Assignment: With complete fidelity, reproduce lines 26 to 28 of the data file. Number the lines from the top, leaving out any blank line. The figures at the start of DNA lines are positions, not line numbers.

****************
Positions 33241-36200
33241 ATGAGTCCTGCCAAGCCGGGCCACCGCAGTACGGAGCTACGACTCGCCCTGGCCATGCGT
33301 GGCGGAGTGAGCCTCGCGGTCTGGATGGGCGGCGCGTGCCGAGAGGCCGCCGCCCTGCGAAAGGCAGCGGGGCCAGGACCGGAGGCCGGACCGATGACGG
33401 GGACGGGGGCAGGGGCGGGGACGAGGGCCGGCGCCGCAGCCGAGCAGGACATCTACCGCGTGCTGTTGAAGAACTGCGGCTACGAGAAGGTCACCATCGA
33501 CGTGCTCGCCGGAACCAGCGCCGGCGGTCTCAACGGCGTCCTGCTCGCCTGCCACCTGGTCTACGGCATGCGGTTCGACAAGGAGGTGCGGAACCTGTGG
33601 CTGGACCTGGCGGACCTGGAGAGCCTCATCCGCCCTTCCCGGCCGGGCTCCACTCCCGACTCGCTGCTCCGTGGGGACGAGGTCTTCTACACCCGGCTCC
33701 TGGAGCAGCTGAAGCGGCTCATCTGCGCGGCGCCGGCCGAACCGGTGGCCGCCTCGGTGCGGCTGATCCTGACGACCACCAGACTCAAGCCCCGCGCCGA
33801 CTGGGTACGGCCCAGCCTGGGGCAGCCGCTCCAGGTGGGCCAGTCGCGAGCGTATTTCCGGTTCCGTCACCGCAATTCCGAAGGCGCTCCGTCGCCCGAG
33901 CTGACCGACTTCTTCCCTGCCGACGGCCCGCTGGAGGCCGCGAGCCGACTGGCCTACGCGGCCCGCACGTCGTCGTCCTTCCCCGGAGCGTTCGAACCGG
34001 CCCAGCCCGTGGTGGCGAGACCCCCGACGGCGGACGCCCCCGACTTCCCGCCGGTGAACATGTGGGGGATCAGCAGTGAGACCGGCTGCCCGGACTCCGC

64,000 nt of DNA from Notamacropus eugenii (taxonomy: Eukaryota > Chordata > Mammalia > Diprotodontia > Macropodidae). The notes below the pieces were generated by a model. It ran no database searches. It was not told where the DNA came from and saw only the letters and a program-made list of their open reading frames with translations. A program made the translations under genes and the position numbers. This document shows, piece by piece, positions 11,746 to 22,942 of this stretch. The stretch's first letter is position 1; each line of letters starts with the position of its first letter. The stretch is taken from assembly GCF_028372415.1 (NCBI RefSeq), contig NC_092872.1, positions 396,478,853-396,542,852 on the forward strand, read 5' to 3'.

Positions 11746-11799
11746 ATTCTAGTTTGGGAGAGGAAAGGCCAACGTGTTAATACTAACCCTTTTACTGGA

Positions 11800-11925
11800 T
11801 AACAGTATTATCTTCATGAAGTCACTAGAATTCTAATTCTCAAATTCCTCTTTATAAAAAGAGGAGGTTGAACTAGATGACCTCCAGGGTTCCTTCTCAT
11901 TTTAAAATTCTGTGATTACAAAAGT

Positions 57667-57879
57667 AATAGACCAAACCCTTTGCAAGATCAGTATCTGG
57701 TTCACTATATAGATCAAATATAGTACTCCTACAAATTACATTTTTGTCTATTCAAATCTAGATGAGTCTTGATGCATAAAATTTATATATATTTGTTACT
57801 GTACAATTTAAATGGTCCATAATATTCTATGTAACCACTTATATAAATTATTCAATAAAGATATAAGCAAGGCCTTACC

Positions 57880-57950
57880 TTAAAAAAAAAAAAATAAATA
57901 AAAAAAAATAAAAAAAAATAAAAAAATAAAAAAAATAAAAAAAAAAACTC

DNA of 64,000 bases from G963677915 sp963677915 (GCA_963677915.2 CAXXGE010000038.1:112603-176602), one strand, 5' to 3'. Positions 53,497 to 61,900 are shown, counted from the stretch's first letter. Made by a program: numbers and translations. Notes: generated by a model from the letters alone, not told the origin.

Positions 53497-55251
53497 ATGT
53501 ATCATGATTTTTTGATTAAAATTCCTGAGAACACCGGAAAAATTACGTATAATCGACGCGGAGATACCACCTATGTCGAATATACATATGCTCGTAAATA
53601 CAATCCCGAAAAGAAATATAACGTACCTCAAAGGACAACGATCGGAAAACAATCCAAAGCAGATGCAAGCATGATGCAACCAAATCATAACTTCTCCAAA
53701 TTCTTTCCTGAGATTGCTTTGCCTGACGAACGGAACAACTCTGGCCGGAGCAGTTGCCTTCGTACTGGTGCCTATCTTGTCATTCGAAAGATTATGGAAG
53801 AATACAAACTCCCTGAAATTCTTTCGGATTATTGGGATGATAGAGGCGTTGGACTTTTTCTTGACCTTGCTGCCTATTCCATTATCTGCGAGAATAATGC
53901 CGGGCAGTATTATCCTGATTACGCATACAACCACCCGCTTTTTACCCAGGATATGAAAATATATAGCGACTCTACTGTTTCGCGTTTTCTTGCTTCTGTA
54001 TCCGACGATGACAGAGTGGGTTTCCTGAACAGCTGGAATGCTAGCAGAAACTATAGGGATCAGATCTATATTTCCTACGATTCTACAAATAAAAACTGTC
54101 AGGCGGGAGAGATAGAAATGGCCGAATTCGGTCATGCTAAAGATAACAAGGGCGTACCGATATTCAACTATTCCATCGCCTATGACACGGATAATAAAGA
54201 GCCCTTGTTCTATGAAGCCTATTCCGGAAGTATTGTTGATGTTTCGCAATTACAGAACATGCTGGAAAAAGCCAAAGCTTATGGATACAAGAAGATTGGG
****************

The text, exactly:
Positions 53497-55251
53497 ATGT
53501 ATCATGATTTTTTGATTAAAATTCCTGAGAACACCGGAAAAATTACGTATAATCGACGCGGAGATACCACCTATGTCGAATATACATATGCTCGTAAATA